The Baxter (Michael Showalter, 2005) – You know that guy who always gets left at the altar in movies? Yeah, the one who’s played by Ralph Bellamy. Well, this movie is about him – mostly. And with its time-shifting narrative, plethora of genuinely inventive, surprising gags and spectacular supporting cast, it’s a little gem. Showalter is decent in the lead, Justin Theroux makes an amusing nemesis and Michelle Williams is simply lovely as the girl our anti-hero should be dating – rather than tedious Elizabeth Banks – but it’s the bit-players that really make it, from Paul Rudd to Peter Dinklage, Joe Lo Truglio and Ken Marino. The two surprise gags at the death are sublime. (3.5)
Franchot Tone (left), doing his "one eye" thing.
Love on the Run (W.S. Van Dyke, 1936) – In 1934, MGM punished its hottest male star, Clark Gable, by loaning him out to ickle-wickle studio Columbia, for a screwball romance called It Happened One Night. The film, based on a script by Robert Riskin that had been sniffed at in earlier incarnations by anyone with half a brain, went on to be one of the biggest successes of its decade, scooping all five major Oscars – a feat unmatched until 1991. As you might imagine, MGM - America’s juggernaut of a dream factory - was a big peeved, so it spent the next few years trying to recreate the success of that film, looking to capture lightning in a bottle the only way it knew how: by making movies that were quite a lot like It Happened One Night. This one is even billed in the trailer as “It happened... in 77 hours”, which makes it sound less, rather than more, romantic. It’s fun, though: another screwball comedy romance starring Gable, pitting him against Joan Crawford for the seventh time - she’s the tabloid fodder his scheming reporter just can’t do without. There’s a bit of intrigue in there too (though it’s rather incidental to proceedings) and Franchot Tone, Crawford’s then-husband, is cast as the third wheel and butt of Gable’s numerous practical jokes. Gable is fun as a kind of amoral, Lee Tracy-ish reporter – this ends up as something of a dry run for the tremendous Too Hot to Handle – and Tone is as appealing as ever in a role that Ralph Bellamy must surely have lobbied hard for, even if he does keep closing one of his eyes in an odd way that I think is supposed to suggest he's cross. Crawford is perhaps the Hollywood legend I have the least time for – she’s too abrasive to warm to but lacks Bette Davis’s raw power, and elsewhere features in the two worst dance numbers I have ever seen – but aside from a couple of strops, she’s at her most likeable here. The script is a little bit all-over-the-place, and it can’t sustain the film’s brilliant start, but with this level of star power, William Demarest as an irascible editor and Donald Meek doing a little dance in front of an imaginary dog, it’s got to be worth a look. (3)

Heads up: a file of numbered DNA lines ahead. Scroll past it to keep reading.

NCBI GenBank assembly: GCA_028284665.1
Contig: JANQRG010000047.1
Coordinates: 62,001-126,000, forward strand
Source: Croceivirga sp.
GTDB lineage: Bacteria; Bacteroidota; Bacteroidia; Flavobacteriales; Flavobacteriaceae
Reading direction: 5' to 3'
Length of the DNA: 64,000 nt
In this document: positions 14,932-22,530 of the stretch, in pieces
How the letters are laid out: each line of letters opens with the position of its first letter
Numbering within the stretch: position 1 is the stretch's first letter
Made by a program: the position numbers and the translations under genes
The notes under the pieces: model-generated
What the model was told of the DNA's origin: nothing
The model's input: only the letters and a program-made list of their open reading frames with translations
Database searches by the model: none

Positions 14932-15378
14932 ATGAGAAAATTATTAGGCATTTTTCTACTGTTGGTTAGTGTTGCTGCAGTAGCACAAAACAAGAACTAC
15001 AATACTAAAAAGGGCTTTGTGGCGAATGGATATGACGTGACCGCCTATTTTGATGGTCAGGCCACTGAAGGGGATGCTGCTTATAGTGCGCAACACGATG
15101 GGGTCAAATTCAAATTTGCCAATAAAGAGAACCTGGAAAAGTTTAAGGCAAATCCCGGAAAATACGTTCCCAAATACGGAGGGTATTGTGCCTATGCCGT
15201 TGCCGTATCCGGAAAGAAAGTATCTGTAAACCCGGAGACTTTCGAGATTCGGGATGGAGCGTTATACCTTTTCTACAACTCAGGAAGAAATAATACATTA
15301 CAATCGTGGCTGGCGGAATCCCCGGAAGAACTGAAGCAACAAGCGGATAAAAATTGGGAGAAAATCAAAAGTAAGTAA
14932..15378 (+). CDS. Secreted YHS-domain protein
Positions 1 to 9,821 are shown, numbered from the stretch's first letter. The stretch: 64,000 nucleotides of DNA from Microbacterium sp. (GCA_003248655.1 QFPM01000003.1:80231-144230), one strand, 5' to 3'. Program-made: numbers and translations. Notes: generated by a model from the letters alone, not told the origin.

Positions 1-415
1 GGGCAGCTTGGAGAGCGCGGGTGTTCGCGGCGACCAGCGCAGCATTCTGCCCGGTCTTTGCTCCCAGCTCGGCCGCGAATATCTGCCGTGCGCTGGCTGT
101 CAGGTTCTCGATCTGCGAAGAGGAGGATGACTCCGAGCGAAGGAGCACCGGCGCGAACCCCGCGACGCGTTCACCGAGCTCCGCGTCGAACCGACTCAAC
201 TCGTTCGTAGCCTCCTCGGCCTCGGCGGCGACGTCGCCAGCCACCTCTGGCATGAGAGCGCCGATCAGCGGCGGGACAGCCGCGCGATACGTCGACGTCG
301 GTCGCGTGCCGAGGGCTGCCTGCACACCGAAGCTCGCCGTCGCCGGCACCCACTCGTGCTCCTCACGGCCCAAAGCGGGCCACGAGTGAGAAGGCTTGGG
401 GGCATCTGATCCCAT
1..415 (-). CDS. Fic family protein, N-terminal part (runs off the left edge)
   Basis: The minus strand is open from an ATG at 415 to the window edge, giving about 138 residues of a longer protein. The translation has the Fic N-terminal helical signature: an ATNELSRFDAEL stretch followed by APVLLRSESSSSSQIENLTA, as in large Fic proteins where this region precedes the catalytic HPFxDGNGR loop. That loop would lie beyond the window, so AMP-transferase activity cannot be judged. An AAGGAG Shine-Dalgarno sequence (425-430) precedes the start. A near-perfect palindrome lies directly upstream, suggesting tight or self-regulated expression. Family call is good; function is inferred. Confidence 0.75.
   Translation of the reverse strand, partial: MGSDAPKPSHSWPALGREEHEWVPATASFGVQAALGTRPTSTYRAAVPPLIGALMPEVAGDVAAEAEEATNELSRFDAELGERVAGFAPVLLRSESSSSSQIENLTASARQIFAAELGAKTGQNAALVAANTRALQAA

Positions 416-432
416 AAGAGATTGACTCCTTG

I’ll Take Romance (Edward H. Griffith, 1937) – By-the-numbers comedy musical, with Melvyn Douglas romancing Australian opera star Grace Moore as he tries to get her to sing in Buenos Aires. The film has a few nice arias, a couple of standards and Douglas’ typically deft performance to recommend it, but the script isn’t up to much. (2.5)
TV: Edge of Darkness (1985) - Bob Peck's performance - as a tough, smirking, bereaved, hallucinating, hand-stroking, dildo-kissing cop investigating his daughter's murder - is perhaps the most exciting and revelatory I've seen since catching Jason Robards in A Thousand Clowns two or three years ago. And this resolutely adult eco-thriller just about matches it, even if the last two episodes aren't quite as a precise, pungent and flat-out phenomenal as the first four. The scene in which Peck and CIA man Joe Don Baker sing an uneasy barroom duet of Willie Nelson's 'Time of the Preacher' is fucking incredible. The score, co-written by Eric Clapton, is a masterpiece. Liked this a lot, lot, lot. (4)